Zeus' altar drew early visitors | Science News



Support credible science journalism.

Subscribe to Science News today.


Zeus' altar drew early visitors

1:58pm, February 5, 2008

Long after his heyday as the head god of ancient Greece, Zeus has thrown a curveball rather than a lightning bolt at scientists. New excavations of the Sanctuary of Zeus at Greece's Mount Lykaion indicate that religious activity occurred there as early as 5,000 years ago, at least a millennium before the Greeks began to worship Zeus.

Last year, a team led by David G. Romano of the University of Pennsylvania in Philadelphia excavated 5,000- to 3,200-year-old pottery fragments from the site's ash altar, a cone of earth situated atop Mount Lykaion's southern peak. Ancient Greeks conducted ceremonies at Zeus' ash altar, but until now evidence of such activity dated to no more than about 2,700 years ago.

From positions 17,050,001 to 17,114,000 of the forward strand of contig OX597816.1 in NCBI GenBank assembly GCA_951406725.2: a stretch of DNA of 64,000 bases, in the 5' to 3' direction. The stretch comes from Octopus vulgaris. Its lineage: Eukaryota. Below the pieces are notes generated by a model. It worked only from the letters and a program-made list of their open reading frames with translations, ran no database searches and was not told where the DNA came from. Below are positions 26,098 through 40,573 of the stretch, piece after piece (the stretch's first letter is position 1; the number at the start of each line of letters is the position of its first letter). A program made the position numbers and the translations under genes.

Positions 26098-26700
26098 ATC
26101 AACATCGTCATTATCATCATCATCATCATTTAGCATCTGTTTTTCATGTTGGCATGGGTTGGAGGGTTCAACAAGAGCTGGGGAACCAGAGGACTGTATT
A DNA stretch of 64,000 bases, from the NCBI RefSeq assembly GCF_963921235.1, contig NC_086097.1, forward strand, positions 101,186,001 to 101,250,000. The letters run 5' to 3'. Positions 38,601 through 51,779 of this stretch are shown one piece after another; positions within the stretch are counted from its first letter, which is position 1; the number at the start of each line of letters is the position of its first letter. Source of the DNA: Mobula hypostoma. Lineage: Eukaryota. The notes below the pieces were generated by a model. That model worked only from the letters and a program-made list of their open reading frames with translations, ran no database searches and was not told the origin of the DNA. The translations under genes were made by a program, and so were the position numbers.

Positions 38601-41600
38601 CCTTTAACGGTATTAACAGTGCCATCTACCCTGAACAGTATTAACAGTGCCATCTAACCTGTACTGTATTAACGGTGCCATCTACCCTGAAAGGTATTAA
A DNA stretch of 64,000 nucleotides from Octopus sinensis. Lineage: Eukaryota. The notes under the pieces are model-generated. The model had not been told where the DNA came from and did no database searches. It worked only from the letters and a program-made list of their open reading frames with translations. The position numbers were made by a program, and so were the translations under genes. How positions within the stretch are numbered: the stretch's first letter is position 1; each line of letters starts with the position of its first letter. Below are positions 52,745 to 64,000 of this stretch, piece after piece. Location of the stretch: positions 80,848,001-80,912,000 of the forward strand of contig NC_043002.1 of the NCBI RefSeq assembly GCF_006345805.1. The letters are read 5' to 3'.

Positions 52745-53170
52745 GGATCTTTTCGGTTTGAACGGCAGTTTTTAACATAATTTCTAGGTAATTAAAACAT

This article is available only to subscribing members. Join the Society today or Log in.

Get Science News headlines by e-mail.

More from Science News

From the Nature Index Paid Content